The existence and intensity of a conflict are dependent in part on the attitudes and emotions of an individual. Previous studies demonstrated the effectiveness of creating cognitive dissonance in order to change attitudes towards out-group members. The current study examines the ability to decrease negative emotions and to increase the empathy in a conflict situation through the induced compliance paradigm. An experiment was performed on 60 Jewish students in Israel regarding the context of the conflict between Jewish and Arab-Israeli citizens in Israel. Some of the participants (n=43) performed an induced-compliance task focused on writing an essay as an Arab-Israeli student about their emotions after reading an authentic case study. Results revealed that after performing the task, cognitive empathy decreased significantly, while hatred levels increased significantly. In general, activities which were hypothesized to decrease negative emotions and increase empathy caused opposite effects. Findings are discussed in the context of this study’s hypothesis and in respect to related research in this field. Insights from this study may provide useful recommendations for building experimental frameworks which aim to develop and increase empathy during conflict situations. Future research directions are discussed in the context of emotion regulation in regards to inter-group conflict.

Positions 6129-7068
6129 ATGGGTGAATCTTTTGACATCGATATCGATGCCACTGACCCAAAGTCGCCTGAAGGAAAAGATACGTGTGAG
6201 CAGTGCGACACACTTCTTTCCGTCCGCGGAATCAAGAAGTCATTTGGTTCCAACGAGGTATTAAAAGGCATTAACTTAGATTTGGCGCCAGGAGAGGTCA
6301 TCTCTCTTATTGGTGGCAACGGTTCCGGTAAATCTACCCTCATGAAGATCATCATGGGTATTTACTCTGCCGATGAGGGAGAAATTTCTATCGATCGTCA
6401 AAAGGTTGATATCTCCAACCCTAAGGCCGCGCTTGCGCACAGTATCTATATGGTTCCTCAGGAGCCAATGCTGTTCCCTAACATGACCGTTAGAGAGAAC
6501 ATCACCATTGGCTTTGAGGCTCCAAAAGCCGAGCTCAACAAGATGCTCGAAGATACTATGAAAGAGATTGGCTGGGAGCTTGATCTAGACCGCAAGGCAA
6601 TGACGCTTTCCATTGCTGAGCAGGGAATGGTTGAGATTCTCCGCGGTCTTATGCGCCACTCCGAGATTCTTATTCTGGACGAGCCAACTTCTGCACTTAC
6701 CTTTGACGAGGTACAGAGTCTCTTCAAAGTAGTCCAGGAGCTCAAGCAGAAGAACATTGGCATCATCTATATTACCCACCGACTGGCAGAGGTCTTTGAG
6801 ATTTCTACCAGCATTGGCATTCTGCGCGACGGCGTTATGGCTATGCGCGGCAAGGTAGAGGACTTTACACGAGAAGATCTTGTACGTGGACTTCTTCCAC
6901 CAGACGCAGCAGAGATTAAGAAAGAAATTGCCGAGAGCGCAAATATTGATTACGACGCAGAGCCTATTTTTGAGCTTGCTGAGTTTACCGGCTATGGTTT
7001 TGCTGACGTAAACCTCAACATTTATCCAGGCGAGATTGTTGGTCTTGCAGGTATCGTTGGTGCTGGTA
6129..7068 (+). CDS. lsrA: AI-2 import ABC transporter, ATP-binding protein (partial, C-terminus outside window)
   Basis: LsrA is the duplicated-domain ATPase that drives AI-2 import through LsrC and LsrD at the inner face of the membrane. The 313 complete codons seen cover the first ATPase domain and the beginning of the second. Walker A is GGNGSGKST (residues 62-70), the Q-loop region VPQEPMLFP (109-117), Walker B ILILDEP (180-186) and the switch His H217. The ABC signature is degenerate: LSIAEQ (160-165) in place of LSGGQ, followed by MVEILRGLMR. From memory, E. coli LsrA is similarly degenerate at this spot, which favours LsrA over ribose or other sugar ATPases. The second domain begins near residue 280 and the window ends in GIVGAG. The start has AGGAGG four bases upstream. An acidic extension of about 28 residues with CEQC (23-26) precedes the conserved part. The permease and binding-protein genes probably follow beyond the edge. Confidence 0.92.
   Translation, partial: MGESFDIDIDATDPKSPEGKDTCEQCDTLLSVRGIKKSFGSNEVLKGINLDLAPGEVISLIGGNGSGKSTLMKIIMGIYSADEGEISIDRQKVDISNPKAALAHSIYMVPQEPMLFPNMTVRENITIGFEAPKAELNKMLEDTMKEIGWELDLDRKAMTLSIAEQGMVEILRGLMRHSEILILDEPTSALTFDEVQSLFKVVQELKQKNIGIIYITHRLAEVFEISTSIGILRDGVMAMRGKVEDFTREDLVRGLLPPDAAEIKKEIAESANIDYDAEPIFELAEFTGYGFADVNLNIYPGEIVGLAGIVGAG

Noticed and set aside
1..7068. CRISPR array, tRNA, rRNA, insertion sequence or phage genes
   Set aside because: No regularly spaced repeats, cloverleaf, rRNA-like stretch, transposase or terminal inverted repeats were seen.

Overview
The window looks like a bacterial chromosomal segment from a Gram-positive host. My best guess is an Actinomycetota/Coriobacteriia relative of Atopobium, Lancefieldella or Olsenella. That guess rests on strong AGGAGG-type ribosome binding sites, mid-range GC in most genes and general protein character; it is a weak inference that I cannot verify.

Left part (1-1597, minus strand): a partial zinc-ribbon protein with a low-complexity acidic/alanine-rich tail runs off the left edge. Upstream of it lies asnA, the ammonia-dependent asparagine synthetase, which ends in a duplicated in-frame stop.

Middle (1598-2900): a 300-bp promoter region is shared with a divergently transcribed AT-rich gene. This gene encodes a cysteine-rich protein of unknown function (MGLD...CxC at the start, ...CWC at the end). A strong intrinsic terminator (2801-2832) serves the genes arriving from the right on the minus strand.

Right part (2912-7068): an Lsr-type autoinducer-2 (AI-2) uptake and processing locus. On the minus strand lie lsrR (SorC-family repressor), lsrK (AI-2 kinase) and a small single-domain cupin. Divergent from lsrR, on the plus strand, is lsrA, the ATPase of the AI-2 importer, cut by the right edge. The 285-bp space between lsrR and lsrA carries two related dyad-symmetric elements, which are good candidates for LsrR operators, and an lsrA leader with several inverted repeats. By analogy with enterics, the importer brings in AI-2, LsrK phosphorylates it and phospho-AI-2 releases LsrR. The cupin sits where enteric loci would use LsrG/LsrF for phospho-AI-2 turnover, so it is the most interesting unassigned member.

Edelstein, Roi and Rosen, Yigal
"The Effect of the Induced Compliance Paradigm on Emotions During Inter-group Conflict,"
Peace and Conflict Studies: Vol. 22
, Article 2.
Available at: https://nsuworks.nova.edu/pcs/vol22/iss2/2